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project the channel was 10 feet deep at mean low water in a cut through the ledge 50 feet wide.

During the year ending June 30, 1889, a contract was entered into with Mr. G. W. Townsend to remove 200 cubic yards of ledge from the channel. This contract expires December 31, 1889. Operations under it were commenced in May, 1889, and are still in progress.

To complete the present project will require an appropriation of $8,000, all of which could be expended during the fiscal year ending June 30, 1891.

The prospective benefits to commerce are increased facilities and safety to navigation. Amount appropriated by act of August 11, 1888 .

$5,000.00 July 1, 1889, amount expended during fiscal year, exclusive of liabilites outstanding July 1, 1888

$142. 68 July 1, 1889, outstanding liabilities

2, 155.00 July 1, 1889, amount covered by existing contracts...

2,000.00

4, 297. 68 July 1, 1889, balance available.....

702. 32 Amount (estimated) reqnired for completion of existing project.... 8,000.00 Amount that can be profitably expended iv fiscal year ending June 30, 1891 8,000.00 Submitted in compliance with requirements of sections 2 of river and

harbor acts of 1866 and 1867. (See Appendix B 11.)

12. Scituate Harbor, Massachusetts.—This harbor is on the west shore of Massachusetts Bay, about 14 miles south of Boston Light.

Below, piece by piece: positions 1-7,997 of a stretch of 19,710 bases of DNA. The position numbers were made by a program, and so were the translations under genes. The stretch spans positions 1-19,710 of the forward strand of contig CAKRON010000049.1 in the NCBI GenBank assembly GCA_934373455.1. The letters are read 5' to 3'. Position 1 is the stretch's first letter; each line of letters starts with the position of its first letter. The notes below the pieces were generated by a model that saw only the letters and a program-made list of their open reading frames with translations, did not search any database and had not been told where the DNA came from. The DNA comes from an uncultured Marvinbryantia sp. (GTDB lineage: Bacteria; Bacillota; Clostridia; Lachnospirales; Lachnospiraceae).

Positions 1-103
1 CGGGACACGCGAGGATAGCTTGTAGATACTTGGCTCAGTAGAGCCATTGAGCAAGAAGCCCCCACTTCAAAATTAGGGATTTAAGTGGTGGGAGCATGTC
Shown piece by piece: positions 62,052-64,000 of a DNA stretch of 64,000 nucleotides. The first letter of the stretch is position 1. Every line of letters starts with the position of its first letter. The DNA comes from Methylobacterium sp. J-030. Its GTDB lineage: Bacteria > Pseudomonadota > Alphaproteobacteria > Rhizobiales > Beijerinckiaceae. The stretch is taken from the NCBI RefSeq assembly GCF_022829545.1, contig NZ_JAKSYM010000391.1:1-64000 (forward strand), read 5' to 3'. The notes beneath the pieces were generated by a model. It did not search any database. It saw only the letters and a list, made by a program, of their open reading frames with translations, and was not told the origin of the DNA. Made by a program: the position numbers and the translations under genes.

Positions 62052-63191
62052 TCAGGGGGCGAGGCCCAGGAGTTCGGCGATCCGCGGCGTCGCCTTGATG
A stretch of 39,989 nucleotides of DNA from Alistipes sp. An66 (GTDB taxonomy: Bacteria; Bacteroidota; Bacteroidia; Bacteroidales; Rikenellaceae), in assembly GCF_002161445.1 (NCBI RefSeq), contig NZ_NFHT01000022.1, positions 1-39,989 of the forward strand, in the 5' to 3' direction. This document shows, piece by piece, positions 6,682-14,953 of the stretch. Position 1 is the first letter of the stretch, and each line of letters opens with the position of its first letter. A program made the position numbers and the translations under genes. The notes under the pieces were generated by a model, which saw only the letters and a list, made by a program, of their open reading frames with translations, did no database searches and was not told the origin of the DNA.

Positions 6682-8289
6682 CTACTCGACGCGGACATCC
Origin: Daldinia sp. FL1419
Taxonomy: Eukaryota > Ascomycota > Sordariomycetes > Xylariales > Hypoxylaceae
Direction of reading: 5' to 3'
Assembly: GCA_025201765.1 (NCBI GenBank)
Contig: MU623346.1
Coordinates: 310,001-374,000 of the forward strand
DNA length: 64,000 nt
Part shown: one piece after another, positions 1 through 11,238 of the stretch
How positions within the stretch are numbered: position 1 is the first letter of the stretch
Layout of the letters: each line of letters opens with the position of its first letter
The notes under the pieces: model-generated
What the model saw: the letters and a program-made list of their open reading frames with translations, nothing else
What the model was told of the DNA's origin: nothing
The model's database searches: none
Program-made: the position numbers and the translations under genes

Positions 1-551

The object of the improvement is to create a harbor of refuge for vessels bound to Boston from the eastward, which are too far south of their true course to clear the dangerous ledges near Minot's Ledge Light.

Originally the harbor had a low-water area of about 57 acres, more than 6 acres of which had a depth of at least 3 feet at mean low water. It was entirely open to the action of easterly gales, and its entrance was obstructed by sunken bowlders.

The project adopted in 1880, is to build two breakwaters, one from “Cedar Point” on the north side of the entrance, and the other from the “First Cliff” on the south side; and to dredge the area inclosed and in front of the entrance. The estimated cost of the improvement is $290,000.

The total appropriations to date are $52,500. The expenditures to June 30, 1888, were $47,500.

The condition of the improvement June 30, 1888, was as follows:

The north breakwater was essentially completed. Nothing had been done on the south breakwater. The entrance channel was 1,600 feet long, 100 feet wide, and 5 feet deep at mean low water. The anchorage basin was 350 by 450 feet in area, 7 feet deep at mean low water.

The river and harbor act of August 11, 1888, provided $5,000 for this improvement, and a contract was executed November 26, 1888, to dredge 9,000 cubic yards from a channel leading from the anchorage basin to the town wharf, 2,100 feet long, 25 feet wide, and 1 foot deep at mean low water. No operations have been in progress under this contract during the fiscal year, and the coudition of the improvement remains the same as on June 30, 1888.

To complete the improvement will require an appropriation of $237,500.

During the year ending June 30, 1891, $25,000 could be expended to advantage, in commencing the south breakwater, and in enlarging the anchorage basin and the channel to the town wharves.

The prospective benefits to commerce by the completion of this improvement are the creation of an additional harbor of refuge on this much frequented dangerous coast. Amount appropriated by act of Angust 11, 1888....

$5,000.00 July 1, 1889, amount expended during fiscal year, exclusive of liabilities outstanding July 1, 1888....

$46, 08 July 1, 1889, amount covered by existing contracts.

4,050.00

4,096.08 Joly 1, 1889, balance available.....